In 1891 came legislation concerning riparian lands around islands, which is of great pertinency in this case. L. 1891, c. 5, p. 15; R.S. 12:3-19 and 20. It was therein enacted that the board "shall * * * fix and establish, around or in front of all islands, reefs and shoals situate in the tidal waters of this state" exterior lines fixing the outer limit of piers, wharves, bulkheads and the like as well as interior lines delineating the permissible extent of solid filling. The act goes on to provide that the board "may sell or let to any applicant therefor any of the lands under water and below mean high water mark, embraced within the lines" so fixed and established. R.S. 12:3-20. The section applies generally throughout the State. Most significant is the absence of any provision for a preemptive right in the riparian owner and the express limitation of the extent of a grant to lands within the exterior lines established.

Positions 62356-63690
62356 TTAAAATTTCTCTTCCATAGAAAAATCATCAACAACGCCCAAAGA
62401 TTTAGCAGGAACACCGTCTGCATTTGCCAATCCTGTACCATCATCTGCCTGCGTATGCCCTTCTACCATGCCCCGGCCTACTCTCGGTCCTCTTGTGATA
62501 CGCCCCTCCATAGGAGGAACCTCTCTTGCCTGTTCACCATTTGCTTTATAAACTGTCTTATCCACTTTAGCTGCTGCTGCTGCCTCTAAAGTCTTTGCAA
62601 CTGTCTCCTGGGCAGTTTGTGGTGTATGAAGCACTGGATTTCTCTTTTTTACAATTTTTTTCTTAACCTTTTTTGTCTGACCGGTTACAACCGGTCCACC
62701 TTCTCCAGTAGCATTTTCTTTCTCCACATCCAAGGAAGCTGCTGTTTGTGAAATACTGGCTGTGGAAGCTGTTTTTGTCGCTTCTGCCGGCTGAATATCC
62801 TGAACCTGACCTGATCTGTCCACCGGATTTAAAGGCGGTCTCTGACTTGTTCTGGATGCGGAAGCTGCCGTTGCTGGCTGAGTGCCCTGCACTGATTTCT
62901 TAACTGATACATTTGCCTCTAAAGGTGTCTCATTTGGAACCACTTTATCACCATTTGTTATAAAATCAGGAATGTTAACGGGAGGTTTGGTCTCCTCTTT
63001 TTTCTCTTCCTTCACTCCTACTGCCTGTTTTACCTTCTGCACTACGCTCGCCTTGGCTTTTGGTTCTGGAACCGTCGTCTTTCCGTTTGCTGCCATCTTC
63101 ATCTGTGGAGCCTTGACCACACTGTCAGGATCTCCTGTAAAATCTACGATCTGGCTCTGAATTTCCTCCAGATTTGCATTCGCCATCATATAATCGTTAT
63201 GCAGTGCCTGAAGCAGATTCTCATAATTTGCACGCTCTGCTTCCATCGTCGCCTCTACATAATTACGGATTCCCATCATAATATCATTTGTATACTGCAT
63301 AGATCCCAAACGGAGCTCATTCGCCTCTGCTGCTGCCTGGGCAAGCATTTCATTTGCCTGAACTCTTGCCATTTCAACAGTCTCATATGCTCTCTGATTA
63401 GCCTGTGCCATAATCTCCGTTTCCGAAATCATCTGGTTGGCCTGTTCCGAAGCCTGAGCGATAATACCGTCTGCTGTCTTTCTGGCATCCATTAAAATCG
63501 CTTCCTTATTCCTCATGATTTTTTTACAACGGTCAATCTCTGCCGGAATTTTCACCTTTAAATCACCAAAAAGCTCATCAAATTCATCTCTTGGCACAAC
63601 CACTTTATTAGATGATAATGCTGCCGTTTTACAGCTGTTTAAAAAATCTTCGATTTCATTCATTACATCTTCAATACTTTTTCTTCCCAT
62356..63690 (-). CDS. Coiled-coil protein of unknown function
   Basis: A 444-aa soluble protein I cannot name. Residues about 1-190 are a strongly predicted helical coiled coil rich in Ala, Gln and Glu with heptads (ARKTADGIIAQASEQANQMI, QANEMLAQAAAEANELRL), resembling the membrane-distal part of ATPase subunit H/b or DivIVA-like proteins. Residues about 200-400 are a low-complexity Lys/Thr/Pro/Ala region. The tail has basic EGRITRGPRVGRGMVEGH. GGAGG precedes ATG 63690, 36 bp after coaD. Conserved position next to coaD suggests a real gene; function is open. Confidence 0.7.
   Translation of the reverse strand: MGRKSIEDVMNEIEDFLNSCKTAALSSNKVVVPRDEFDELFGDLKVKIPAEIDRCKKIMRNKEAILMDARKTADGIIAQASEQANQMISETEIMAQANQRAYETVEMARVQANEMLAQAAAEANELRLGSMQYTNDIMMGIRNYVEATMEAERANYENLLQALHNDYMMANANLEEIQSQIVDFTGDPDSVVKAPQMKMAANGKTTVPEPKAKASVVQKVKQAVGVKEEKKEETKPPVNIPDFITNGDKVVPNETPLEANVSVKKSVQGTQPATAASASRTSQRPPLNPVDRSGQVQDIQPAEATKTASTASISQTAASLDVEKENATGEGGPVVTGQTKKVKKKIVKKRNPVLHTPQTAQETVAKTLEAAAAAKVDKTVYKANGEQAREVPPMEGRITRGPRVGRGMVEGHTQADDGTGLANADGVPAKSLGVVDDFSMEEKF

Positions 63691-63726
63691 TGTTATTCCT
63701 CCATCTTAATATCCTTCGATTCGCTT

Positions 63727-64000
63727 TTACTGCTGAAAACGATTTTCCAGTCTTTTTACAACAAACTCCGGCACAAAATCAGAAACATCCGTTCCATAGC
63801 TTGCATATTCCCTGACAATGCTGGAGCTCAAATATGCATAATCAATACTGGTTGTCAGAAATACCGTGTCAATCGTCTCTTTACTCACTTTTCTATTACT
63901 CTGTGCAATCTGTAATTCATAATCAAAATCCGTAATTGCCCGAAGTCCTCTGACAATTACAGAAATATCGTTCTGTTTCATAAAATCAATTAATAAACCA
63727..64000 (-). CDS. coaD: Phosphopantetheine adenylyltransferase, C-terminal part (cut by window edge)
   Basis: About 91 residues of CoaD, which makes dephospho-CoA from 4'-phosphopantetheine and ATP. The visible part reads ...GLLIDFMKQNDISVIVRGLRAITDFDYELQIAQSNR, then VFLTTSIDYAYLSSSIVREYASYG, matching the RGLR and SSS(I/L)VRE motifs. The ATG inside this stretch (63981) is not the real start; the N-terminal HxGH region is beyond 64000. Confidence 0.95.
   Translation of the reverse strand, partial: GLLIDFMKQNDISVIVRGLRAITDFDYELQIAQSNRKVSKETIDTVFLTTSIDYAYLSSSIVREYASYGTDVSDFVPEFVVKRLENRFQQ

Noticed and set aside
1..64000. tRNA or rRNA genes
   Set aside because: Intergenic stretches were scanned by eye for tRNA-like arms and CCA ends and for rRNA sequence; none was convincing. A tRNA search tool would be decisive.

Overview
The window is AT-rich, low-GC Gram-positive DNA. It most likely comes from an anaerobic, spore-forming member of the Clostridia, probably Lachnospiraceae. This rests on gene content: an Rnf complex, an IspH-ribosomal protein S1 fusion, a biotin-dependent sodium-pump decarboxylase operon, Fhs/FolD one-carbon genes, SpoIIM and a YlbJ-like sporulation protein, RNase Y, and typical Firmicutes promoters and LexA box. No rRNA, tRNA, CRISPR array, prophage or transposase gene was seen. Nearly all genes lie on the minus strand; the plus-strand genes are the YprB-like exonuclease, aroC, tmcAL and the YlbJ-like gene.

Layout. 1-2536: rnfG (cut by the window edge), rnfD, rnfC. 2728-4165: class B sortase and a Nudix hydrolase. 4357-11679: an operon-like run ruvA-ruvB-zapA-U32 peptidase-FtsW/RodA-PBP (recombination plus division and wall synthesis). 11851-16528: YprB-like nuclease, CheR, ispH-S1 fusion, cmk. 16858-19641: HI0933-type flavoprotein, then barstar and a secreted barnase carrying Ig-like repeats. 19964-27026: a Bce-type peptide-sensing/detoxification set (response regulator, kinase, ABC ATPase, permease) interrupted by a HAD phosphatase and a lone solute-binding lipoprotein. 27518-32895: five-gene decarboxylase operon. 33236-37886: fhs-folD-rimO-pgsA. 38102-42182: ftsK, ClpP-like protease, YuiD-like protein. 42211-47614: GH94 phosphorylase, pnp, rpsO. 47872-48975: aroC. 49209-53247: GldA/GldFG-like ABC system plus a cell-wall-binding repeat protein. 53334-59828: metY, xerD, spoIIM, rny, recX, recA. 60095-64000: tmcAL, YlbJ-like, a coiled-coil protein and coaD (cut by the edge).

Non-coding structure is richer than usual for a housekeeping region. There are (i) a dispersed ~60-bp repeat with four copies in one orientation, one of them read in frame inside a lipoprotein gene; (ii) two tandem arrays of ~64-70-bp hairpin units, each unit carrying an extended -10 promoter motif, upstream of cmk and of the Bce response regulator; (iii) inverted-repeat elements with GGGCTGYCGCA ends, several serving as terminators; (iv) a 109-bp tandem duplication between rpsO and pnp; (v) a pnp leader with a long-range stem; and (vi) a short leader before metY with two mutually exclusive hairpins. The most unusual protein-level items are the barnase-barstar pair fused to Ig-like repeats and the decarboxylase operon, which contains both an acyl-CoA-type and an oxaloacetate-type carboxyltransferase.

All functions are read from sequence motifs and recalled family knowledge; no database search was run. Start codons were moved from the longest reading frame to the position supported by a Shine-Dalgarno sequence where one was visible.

Finally, we come to L. 1891, c. 123, p. 213 ( Rev. 1877, p. 980; R.S. 12:3-23) which permits the grant or lease of lands in all sections of the State other than the areas already covered by the 1869 law " immediately adjoining the shore, to any applicant or applicants therefor other than the riparian or shore-owner or owners," provided the latter shall have received six months' previous notice of the application and have neglected himself to apply for and complete the grant within that period. In other words, we now find authority given the board to convey to non-riparian applicants, subject to the preemptive right of the shore owner, as to all submerged lands adjoining the mainland in the State by this act and the 1869 law, except that the outer limit of grants or leases is not confined to exterior bulkhead and pier lines except in the Hudson River-New York Bay-Kill von Kull area. The 1891 act also repealed the Wharf Act of 1851 as to the remaining part of the State ( R.S. 12:3-4) on the same basis as had been done in 1869 for the territory covered by the statute of that year. Also, by express language, it did not affect the provisions of the earlier statute of 1891 governing riparian lands around islands.